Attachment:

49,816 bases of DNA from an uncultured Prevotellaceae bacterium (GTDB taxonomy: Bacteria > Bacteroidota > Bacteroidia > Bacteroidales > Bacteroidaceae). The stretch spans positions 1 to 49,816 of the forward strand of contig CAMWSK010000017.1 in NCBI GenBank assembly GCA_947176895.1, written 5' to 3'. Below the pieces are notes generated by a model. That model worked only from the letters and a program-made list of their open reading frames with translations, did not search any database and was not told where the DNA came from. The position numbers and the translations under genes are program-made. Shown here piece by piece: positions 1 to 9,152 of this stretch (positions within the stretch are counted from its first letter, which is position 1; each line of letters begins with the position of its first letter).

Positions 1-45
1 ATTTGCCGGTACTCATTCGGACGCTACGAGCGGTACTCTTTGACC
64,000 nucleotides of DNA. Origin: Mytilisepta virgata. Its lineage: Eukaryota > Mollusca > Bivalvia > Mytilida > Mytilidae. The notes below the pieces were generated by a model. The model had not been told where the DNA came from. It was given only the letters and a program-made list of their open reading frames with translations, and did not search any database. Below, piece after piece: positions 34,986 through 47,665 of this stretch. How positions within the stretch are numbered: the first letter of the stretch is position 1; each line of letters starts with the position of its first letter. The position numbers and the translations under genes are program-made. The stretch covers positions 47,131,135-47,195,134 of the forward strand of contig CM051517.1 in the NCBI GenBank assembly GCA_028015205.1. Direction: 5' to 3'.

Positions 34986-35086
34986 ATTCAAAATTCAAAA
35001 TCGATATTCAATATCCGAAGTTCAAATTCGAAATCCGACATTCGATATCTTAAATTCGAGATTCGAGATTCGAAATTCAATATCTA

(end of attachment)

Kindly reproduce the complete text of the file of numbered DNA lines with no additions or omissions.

49,816 bases of DNA from an uncultured Prevotellaceae bacterium (GTDB taxonomy: Bacteria > Bacteroidota > Bacteroidia > Bacteroidales > Bacteroidaceae). The stretch spans positions 1 to 49,816 of the forward strand of contig CAMWSK010000017.1 in NCBI GenBank assembly GCA_947176895.1, written 5' to 3'. Below the pieces are notes generated by a model. That model worked only from the letters and a program-made list of their open reading frames with translations, did not search any database and was not told where the DNA came from. The position numbers and the translations under genes are program-made. Shown here piece by piece: positions 1 to 9,152 of this stretch (positions within the stretch are counted from its first letter, which is position 1; each line of letters begins with the position of its first letter).

Positions 1-45
1 ATTTGCCGGTACTCATTCGGACGCTACGAGCGGTACTCTTTGACC
64,000 nucleotides of DNA. Origin: Mytilisepta virgata. Its lineage: Eukaryota > Mollusca > Bivalvia > Mytilida > Mytilidae. The notes below the pieces were generated by a model. The model had not been told where the DNA came from. It was given only the letters and a program-made list of their open reading frames with translations, and did not search any database. Below, piece after piece: positions 34,986 through 47,665 of this stretch. How positions within the stretch are numbered: the first letter of the stretch is position 1; each line of letters starts with the position of its first letter. The position numbers and the translations under genes are program-made. The stretch covers positions 47,131,135-47,195,134 of the forward strand of contig CM051517.1 in the NCBI GenBank assembly GCA_028015205.1. Direction: 5' to 3'.

Positions 34986-35086
34986 ATTCAAAATTCAAAA
35001 TCGATATTCAATATCCGAAGTTCAAATTCGAAATCCGACATTCGATATCTTAAATTCGAGATTCGAGATTCGAAATTCAATATCTA